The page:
Articles | Volume 14, issue 10
https://doi.org/10.5194/amt-14-6533-2021
https://doi.org/10.5194/amt-14-6533-2021
Research article
 | 
08 Oct 2021
Research article |  | 08 Oct 2021

Development of an in situ dual-channel thermal desorption gas chromatography instrument for consistent quantification of volatile, intermediate-volatility and semivolatile organic compounds

Rebecca A. Wernis, Nathan M. Kreisberg, Robert J. Weber, Yutong Liang, John Jayne, Susanne Hering, and Allen H. Goldstein

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Cited articles

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Bouvier-Brown, N. C., Goldstein, A. H., Gilman, J. B., Kuster, W. C., and de Gouw, J. A.: In-situ ambient quantification of monoterpenes, sesquiterpenes, and related oxygenated compounds during BEARPEX 2007: implications for gas- and particle-phase chemistry, Atmos. Chem. Phys., 9, 5505–5518, https://doi.org/10.5194/acp-9-5505-2009, 2009.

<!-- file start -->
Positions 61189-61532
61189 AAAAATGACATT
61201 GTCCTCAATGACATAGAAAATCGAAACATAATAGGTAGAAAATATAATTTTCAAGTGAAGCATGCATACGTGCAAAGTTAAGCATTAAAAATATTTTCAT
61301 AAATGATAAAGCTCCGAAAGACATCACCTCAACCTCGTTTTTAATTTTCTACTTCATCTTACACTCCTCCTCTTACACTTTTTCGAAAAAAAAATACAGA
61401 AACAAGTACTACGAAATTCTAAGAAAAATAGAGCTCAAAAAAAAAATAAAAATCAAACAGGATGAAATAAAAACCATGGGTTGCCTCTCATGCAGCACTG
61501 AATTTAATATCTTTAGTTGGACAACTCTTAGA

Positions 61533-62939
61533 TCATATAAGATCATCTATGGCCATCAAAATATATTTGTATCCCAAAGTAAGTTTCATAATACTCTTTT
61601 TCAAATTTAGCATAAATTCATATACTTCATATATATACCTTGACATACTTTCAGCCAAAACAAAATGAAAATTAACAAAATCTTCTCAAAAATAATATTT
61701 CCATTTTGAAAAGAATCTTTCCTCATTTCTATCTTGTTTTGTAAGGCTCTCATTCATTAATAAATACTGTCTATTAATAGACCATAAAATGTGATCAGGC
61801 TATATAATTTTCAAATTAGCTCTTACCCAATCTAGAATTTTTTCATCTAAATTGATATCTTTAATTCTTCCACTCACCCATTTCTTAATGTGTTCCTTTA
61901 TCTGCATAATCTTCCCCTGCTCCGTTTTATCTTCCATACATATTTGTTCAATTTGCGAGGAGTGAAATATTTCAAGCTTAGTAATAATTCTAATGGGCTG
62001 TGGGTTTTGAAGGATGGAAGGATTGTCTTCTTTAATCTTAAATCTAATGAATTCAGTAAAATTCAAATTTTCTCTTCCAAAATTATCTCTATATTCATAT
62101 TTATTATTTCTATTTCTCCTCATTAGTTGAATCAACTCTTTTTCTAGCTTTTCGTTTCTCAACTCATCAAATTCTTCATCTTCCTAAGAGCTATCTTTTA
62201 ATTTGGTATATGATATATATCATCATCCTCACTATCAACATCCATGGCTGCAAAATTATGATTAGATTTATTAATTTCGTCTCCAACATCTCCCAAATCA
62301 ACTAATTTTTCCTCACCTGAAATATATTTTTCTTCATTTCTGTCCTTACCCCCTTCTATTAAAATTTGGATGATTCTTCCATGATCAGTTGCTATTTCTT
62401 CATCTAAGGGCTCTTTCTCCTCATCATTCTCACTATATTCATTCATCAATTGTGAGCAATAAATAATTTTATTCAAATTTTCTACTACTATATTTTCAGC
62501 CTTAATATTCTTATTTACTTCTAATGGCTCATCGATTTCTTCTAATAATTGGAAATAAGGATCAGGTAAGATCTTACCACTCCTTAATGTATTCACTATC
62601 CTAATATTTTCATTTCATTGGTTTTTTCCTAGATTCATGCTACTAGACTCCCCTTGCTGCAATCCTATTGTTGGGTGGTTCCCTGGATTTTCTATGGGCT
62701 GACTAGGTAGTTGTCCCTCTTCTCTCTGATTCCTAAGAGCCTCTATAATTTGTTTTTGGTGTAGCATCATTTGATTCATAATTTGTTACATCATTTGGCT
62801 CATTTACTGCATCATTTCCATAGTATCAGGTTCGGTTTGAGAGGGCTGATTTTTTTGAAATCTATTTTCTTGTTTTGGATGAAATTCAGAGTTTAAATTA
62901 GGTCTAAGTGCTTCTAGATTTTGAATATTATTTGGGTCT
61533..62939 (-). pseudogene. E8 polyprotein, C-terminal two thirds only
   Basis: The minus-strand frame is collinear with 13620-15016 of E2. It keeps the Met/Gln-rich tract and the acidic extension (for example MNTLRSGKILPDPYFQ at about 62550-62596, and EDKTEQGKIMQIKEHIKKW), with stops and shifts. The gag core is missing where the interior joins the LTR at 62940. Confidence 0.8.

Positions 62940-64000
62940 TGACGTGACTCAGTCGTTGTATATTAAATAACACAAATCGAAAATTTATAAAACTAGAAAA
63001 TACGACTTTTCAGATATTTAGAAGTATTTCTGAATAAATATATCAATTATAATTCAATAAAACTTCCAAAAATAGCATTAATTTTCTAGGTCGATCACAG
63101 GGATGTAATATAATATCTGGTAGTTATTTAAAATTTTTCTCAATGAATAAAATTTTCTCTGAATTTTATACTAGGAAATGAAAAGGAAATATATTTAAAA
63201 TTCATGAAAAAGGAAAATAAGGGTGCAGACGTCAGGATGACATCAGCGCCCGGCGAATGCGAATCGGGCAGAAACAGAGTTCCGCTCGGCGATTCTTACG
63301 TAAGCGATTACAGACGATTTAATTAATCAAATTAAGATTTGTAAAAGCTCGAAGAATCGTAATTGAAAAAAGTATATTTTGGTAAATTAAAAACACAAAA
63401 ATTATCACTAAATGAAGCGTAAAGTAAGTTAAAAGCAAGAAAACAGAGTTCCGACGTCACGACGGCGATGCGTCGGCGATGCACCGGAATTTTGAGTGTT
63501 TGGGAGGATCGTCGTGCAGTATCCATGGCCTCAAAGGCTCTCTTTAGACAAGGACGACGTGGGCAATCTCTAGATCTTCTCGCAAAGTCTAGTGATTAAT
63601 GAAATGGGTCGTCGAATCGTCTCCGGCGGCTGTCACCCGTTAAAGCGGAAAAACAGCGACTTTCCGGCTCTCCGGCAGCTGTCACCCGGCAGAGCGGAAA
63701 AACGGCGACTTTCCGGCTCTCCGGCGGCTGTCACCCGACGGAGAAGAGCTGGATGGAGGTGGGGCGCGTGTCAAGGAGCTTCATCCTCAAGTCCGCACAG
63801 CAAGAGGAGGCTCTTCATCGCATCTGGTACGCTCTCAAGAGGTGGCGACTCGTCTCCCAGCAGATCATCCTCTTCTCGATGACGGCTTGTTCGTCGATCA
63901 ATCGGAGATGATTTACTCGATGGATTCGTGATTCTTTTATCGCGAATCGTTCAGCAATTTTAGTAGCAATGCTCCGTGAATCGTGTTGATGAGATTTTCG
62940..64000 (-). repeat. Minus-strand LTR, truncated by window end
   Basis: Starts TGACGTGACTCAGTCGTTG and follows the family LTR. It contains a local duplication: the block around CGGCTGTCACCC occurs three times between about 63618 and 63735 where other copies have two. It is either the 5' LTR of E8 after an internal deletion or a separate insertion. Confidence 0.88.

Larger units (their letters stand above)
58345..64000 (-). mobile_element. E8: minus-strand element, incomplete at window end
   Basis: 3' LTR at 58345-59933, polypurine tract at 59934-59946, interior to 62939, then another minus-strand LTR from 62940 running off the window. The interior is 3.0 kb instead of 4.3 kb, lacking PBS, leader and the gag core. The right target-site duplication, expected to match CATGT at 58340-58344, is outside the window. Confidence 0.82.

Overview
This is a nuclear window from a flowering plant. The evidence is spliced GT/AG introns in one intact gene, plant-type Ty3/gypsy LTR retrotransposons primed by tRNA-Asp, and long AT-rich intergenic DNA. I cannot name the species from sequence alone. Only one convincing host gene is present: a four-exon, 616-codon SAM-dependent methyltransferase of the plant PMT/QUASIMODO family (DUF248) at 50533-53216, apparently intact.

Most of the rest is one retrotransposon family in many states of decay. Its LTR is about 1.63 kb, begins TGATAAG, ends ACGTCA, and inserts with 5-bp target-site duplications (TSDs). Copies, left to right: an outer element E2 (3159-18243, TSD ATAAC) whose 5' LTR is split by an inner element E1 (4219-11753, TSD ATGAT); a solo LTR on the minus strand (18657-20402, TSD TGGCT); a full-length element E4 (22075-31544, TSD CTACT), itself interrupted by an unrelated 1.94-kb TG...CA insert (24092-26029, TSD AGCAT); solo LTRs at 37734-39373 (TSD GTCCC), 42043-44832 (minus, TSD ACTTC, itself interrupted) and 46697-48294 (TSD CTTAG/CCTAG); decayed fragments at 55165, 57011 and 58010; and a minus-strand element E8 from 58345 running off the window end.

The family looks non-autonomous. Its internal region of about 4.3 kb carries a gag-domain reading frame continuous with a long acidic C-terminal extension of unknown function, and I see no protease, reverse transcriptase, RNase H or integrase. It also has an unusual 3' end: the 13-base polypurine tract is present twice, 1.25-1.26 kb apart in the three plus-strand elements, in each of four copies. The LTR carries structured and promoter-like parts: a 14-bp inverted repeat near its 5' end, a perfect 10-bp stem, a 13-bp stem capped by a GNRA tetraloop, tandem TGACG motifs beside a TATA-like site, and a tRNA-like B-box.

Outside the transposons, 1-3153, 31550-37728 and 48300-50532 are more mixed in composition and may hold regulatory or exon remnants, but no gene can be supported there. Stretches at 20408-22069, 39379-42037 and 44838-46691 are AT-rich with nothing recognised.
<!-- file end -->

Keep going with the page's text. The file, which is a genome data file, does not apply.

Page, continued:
Calogirou, A., Larsen, B. R., Brussol, C., Duane, M., and Kotzias, D.: Decomposition of Terpenes by Ozone during Sampling on Tenax, Anal. Chem., 68, 1499–1506, https://doi.org/10.1021/ac950803i, 1996. 
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Short summary
cTAG is a new scientific instrument that measures concentrations of organic chemicals in the atmosphere. cTAG is the first instrument capable of measuring small, light chemicals as well as heavier chemicals and everything in between on a single detector, every hour. In this work we explain how cTAG works and some of the tests we performed to verify that it works properly and reliably. We also present measurements of alkanes that suggest they have three dominant sources in a Bay Area suburb.